Notes from a Desert Island
I recently spent a week on a remote island off southwest Cambodia. With no running water, mains electricity or - gasp, horror - WiFi, it was a true lesson in life's essentials
It’s 5.30am and I’m woken by the light of dawn. Quietly pushing aside the mosquito net as my companions slumber, I slip into my boardies, grab my dry bag, and head down the beach. Picking up my board from the sand, I push off and quietly paddle towards the east, the sun a bright red orb slowly emerging from behind shallow hills.
Welcome to Nomads Land, which occupies the tiny Cambodian island of Koh Totung, part of the hitherto jungle-clad province of Koh Kong (sadly, the mammoth Chinese-funded Dara Sakor development is slowly hacking away at the wilderness). Although it’s only 250 kilometers from Phnom Penh, the journey by road takes around 6 hours. That may change soon when the new expressway from the capital to Sihanoukville opens later this year, but for the time being means most sensible travelers choose to break up the trip by stopping for lunch and a coconut at places like, well, The Stop.
I’d been to the island once before, and - although wary of its eco-resort credentials and lack of amenities (always let it be said travel writers are spoiled creatures) - had greatly enjoyed my time at Nomads. Run by Australian couple Kim and Scott, arriving here is like being welcomed into their home, which admittedly it is. As your boat pulls up to shore, Kim is usually there waving, alongside one or both of their dogs, Scooby and Wombat, before helping you with your bags and taking you along to your digs.
There are five bungalows altogether, their faded red walls dotted along the seashore, interspersed by palm trees and native vegetation. With offbeat names like Hop Bay Now and Fish in the Sky, each dwelling is different in layout, though they all have wooden walls, thatched roof and open fronts - all the better to take in the sea views. They’re simple but well-cared for, with comfy mattresses and mosquito nets, with the addition of small electric fans to provide air circulation on those hot, summer nights.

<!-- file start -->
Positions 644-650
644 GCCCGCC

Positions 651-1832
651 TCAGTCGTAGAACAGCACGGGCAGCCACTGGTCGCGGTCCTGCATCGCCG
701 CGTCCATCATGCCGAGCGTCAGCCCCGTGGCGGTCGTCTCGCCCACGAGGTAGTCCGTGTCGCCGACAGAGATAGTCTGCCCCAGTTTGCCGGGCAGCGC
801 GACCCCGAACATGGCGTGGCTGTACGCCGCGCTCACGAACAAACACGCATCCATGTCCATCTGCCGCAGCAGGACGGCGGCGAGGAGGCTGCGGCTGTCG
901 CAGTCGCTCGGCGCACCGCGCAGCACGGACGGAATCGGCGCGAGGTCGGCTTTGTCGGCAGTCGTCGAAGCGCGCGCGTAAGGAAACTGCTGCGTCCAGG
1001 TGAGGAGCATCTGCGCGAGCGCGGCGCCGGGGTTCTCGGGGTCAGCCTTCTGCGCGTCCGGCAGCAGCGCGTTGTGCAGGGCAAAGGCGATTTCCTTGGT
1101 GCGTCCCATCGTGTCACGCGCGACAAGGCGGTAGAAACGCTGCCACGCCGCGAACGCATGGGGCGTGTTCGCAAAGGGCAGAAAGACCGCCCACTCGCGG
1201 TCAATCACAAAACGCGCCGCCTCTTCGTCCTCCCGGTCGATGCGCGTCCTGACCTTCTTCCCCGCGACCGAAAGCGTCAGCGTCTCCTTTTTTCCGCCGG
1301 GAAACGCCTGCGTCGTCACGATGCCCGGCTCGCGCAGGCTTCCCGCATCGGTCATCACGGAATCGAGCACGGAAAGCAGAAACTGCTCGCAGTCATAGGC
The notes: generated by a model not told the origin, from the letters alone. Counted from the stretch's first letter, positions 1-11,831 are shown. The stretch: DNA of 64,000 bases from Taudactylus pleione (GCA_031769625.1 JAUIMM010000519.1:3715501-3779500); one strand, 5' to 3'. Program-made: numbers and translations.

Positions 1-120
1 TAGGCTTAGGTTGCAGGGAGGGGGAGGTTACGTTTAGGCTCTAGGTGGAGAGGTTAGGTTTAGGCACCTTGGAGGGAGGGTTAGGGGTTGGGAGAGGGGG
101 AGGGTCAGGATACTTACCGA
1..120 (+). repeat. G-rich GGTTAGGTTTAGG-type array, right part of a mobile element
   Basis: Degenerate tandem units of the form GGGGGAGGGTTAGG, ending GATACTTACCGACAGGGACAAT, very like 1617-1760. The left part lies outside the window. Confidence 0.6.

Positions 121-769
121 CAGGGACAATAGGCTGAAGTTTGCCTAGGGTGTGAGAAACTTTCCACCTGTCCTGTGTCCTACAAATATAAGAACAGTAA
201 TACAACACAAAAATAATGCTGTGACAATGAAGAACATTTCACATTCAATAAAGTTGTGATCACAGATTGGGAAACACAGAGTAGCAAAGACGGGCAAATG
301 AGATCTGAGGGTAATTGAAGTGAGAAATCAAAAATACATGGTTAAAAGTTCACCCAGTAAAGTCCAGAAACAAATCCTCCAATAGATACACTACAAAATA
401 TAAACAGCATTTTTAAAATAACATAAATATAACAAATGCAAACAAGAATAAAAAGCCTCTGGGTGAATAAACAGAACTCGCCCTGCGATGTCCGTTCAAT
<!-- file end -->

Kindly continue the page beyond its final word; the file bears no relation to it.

While the generator does run in the evening to power the fans, there are solar panels during the day, and for the most part this eco-resort is true to its credentials. Firstly, there’s the compost toilets - not nearly as bad as they sound, these consist of toilet seats over a deep bucket, accompanied by a sack of coconut shavings which you scoop on top of your business, leaving no smell at all (they’re changed out regularly). For showers, rainwater is piped down to a basin which you then can splash yourself with for a rural Khmer-style rinse. With a strict no plastic policy, drinking water is triple filtered rain water provided in glass bottles, which you can fill up at the restaurant.
Speaking of food, meals are included in the price of your stay, with three choices of breakfast (I can’t get enough of the spiced Kakadu eggs served with homemade bread), a daily changing set lunch accompanied by Kim’s delicious cookies of the day, and a communal buffet style dinner which is served promptly for everyone at 7.30pm. For the latter meal, make sure you ask Scott about the evening’s special dish, I promise you’ll be surprised. With beer and wine also available, you don’t really need much more sustenance, though that may depend on what you get up to during the days.
For most guests, this likely goes something like this: wake up, get dressed, go for breakfast, go back to the bungalow, go for a swim, read a book, go for lunch, go for a swim, read a book, have a nap, go for a swim, have a bucket shower, go for dinner, have some drinks, go to bed. And repeat. It’s not exactly the Truman Show though, with a SUP board and tandem kayaks just waiting to be taken on paddles around the island, or only around the bay if you’re feeling lazy. Circumnavigation of the island takes around an hour if the sea’s calm, but more like two if you pull in for snorkeling and exploration along the way, which includes a small pebbly beach full of seashells.
With no WiFi on the island, it’s the ideal place to take a digital detox, so hopefully you’ve packed your own entertainment. For us, this meant bringing a bunch of board games (including Scrabble, Blokus, Sequence, and a pack of cards), as well as a beach bag full of snorkeling gear, beach balls, cricket bats, and pétanque. The longer you stay though, the shorter the days seem to become, and you find yourself sitting at dinner awaiting Scott’s special dish announcement wondering where the day went. That’s before you sip your drink and remember to just relax, you’re on island time.
For that (along with Kim and Scott’s warm hospitality and the Kakadu eggs) is the quiet charm of Nomads Land. On this little Cambodian island, marooned from your regular life, you’re reminded of the importance of slowing down and switching off.
When can I go back?